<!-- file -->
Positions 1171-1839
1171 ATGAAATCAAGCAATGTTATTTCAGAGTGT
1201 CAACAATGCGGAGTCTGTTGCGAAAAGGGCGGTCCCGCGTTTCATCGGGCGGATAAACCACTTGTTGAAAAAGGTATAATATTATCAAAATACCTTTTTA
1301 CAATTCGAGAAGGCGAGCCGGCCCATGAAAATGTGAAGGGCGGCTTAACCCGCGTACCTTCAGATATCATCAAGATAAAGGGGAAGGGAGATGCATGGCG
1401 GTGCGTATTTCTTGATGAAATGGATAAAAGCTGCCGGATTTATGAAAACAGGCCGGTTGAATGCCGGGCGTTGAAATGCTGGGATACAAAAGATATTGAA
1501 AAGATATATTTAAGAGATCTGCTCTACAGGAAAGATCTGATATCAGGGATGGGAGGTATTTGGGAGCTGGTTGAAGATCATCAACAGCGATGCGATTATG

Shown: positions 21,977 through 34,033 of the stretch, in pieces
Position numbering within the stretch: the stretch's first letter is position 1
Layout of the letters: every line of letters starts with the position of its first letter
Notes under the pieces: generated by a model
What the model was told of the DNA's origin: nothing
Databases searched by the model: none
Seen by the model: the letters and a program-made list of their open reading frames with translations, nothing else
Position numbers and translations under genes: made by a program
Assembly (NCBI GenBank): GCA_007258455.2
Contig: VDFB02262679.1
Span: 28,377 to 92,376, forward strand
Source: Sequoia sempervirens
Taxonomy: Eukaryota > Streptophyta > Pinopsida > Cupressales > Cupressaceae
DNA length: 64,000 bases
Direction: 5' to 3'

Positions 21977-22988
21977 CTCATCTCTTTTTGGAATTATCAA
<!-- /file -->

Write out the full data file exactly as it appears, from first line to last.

Positions 1171-1839
1171 ATGAAATCAAGCAATGTTATTTCAGAGTGT
1201 CAACAATGCGGAGTCTGTTGCGAAAAGGGCGGTCCCGCGTTTCATCGGGCGGATAAACCACTTGTTGAAAAAGGTATAATATTATCAAAATACCTTTTTA
1301 CAATTCGAGAAGGCGAGCCGGCCCATGAAAATGTGAAGGGCGGCTTAACCCGCGTACCTTCAGATATCATCAAGATAAAGGGGAAGGGAGATGCATGGCG
1401 GTGCGTATTTCTTGATGAAATGGATAAAAGCTGCCGGATTTATGAAAACAGGCCGGTTGAATGCCGGGCGTTGAAATGCTGGGATACAAAAGATATTGAA
1501 AAGATATATTTAAGAGATCTGCTCTACAGGAAAGATCTGATATCAGGGATGGGAGGTATTTGGGAGCTGGTTGAAGATCATCAACAGCGATGCGATTATG

Shown: positions 21,977 through 34,033 of the stretch, in pieces
Position numbering within the stretch: the stretch's first letter is position 1
Layout of the letters: every line of letters starts with the position of its first letter
Notes under the pieces: generated by a model
What the model was told of the DNA's origin: nothing
Databases searched by the model: none
Seen by the model: the letters and a program-made list of their open reading frames with translations, nothing else
Position numbers and translations under genes: made by a program
Assembly (NCBI GenBank): GCA_007258455.2
Contig: VDFB02262679.1
Span: 28,377 to 92,376, forward strand
Source: Sequoia sempervirens
Taxonomy: Eukaryota > Streptophyta > Pinopsida > Cupressales > Cupressaceae
DNA length: 64,000 bases
Direction: 5' to 3'

Positions 21977-22988
21977 CTCATCTCTTTTTGGAATTATCAA